“I was just kidding when I said that!” but you may be liable

“I was just kidding when I said that!” but you may be liable

Such are the protests of some people who don’t recognize that their behavior or actions may be considered harassment for which you or they may be held liable – sexual innuendo, gay-bashing, comments about someone’s age, weight or ethnicity. It takes a vigilant supervisor or owner to understand what’s right and wrong these days as the law continues to evolve when it comes to workplace behavior. Why? “I was just kidding”can become very, very costly.

Employment practices liability (EPL) involves sexual harassment, discrimination, retaliation, wrongful termination and other aspects of workplace relationships. Failure to hire or promote a person also falls into this widening realm of employment disputes.

Employment practices has become an expanding field of conflict and litigation. The Americans with Disabilities Act, the Civil Rights Act, Family and Medical Leave Act and others have been enacted to protect against employer abuses, however, the laws also have opened employers to liability claims that may be unwarranted but, nevertheless, costly.

Whenever a claim is made, most employers have to retain an attorney to determine the facts of an allegation and defend them. In some cases, the employer needs to be represented in front of a human rights commission or in a court of law. Even though about 75 percent of such claims are considered groundless, they absorb thousands of real dollars and untold hours of company time to resolve issues one way or the other. Chubb Insurance Company’s 2010 Private Company Risk Survey said average defense costs in the previous five years ran at more than $50,000.

Data from the U.S. Equal Employment Opportunity Commission(EEOC) indicate a growth of nearly 25 percent in their federal cases between 2005 and 2010. That does not account for all the state-level actions or disputes that end in negotiated settlements.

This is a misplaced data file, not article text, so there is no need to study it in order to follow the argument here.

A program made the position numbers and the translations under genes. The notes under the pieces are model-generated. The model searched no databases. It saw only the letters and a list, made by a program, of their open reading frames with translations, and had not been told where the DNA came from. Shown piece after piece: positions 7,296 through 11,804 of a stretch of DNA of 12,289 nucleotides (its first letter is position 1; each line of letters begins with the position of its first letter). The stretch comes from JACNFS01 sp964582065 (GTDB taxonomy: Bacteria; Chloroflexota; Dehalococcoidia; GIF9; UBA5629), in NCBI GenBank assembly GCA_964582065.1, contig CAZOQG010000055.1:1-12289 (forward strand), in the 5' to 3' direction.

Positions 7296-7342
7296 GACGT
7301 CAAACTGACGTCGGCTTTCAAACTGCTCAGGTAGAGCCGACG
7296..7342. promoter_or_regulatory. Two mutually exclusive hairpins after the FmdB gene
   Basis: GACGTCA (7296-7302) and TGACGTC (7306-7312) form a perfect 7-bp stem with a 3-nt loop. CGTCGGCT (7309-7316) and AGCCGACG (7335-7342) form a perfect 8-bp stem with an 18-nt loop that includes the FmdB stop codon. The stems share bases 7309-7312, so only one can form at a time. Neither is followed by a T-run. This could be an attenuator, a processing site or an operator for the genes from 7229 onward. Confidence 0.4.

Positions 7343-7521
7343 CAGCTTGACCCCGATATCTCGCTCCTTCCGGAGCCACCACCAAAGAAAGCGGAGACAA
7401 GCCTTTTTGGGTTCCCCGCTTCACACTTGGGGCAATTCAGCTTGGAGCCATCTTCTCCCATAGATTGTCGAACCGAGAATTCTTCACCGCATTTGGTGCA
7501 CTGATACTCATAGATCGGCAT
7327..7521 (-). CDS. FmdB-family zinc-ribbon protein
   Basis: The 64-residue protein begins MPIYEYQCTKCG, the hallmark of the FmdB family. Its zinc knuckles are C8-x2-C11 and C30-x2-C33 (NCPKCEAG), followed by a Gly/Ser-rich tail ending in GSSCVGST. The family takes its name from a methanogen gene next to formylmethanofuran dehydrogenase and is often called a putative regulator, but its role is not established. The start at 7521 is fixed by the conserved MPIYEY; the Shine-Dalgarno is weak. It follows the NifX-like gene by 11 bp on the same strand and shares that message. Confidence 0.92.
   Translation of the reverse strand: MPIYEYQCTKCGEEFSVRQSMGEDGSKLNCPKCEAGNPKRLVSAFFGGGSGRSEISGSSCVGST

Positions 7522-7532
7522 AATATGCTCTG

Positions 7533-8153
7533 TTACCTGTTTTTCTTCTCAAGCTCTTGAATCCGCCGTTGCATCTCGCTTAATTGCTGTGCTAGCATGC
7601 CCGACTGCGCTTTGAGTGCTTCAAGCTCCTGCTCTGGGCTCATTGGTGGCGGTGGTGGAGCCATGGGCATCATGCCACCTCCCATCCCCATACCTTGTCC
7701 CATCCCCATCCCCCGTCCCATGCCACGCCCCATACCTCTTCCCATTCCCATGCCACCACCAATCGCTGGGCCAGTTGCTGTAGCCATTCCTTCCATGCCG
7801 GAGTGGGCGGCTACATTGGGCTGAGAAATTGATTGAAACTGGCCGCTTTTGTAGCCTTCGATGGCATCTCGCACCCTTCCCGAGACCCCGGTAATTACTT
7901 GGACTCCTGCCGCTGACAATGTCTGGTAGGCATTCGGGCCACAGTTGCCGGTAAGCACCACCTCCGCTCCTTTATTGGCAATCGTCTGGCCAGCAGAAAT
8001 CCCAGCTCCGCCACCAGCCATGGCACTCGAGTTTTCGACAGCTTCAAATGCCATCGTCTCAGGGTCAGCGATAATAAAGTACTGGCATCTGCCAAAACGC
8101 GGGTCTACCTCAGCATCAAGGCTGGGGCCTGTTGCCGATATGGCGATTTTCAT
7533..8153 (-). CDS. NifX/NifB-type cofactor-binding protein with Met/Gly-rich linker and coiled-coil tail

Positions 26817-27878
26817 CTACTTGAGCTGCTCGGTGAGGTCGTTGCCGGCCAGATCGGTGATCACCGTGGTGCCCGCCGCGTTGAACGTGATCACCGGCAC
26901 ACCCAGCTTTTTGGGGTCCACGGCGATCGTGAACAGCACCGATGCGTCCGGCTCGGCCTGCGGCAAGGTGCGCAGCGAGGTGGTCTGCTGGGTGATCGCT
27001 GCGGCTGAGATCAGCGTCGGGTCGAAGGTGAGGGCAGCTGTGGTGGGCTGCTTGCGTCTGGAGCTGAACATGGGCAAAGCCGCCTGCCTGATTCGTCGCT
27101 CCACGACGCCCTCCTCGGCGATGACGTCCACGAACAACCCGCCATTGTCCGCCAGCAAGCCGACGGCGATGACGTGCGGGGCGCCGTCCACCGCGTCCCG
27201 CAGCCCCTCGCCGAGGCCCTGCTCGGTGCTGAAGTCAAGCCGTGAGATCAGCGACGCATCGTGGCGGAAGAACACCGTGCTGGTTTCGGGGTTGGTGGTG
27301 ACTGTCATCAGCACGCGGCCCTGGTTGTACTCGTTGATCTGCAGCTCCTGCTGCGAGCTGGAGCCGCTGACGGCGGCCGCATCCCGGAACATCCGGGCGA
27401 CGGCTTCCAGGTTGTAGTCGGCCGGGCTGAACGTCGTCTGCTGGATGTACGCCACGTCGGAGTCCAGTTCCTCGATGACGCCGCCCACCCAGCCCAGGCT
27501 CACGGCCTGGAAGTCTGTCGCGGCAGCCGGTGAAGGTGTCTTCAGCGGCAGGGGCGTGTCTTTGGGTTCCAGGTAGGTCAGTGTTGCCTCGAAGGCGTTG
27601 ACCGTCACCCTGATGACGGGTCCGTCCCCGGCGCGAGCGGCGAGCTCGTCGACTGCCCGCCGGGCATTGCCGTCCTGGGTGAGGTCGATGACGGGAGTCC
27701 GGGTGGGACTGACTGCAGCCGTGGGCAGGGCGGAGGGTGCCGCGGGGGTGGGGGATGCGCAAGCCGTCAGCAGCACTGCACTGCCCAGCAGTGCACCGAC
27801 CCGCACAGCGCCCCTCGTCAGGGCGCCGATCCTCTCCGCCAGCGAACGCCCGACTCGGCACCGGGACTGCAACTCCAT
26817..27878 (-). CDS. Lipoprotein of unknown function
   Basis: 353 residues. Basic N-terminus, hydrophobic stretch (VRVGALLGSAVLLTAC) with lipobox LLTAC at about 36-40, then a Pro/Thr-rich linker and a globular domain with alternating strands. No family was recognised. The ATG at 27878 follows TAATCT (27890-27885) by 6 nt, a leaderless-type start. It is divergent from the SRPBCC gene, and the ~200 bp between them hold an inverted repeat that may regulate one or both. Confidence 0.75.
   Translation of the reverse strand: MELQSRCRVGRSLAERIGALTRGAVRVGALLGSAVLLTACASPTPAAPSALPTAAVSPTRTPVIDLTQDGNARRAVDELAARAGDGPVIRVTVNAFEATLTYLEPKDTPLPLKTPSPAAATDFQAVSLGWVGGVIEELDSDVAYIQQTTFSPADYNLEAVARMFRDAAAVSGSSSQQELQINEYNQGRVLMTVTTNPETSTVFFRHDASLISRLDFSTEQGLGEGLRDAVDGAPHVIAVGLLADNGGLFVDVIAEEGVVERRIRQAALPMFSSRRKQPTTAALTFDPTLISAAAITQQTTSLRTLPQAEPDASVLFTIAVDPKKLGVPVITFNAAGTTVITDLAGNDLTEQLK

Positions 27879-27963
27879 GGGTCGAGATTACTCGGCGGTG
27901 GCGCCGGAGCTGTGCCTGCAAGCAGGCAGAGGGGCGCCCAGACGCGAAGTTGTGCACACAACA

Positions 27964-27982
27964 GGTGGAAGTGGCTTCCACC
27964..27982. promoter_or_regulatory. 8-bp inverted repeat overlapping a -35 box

What many employers may not realize is that insurancec overage for defense and settlement of claims is not automatically covered by their general liability insurance policies. Insurance coverage has to be bought as an endorsement or purchased separately. With the passage and expansion of various state and federal laws, it is imperative that employers evaluate their exposure and determine how much coverage they need.

What should an employer do to protect themselves from such claims?

  • Create clear and consistent recruiting and hiring procedures that refrain from asking questions prohibited under law.
  • Understand employer requirements when testing employees or applicants for medical, drug and alcohol, psychological or other indicators of job suitability or performance.
  • Be clear that harassment is prohibited and will not be tolerated in the workplace and establish procedures to deal with harassment claims should they occur.
  • Adopt a set of personnel policies that address evaluations, discipline, corrective actions, termination, layoffs and other aspects of the employee-employer relationship.
  • Check your state laws for required sexual harassment prevention training of employees and management. Maine, for example, requires all employers with 15 or more employees to provide such training.

Above all, act fairly, openly and honestly. The Golden Rule is not in statute but surely will help guide you in what constitutes appropriate workplace behavior.

If you have any questions about protecting your organization, contact us at Clark Insurance to learn more about EPL. Know kidding? We do know kidding and can advise you how to keep it light.

Photo by Trinity

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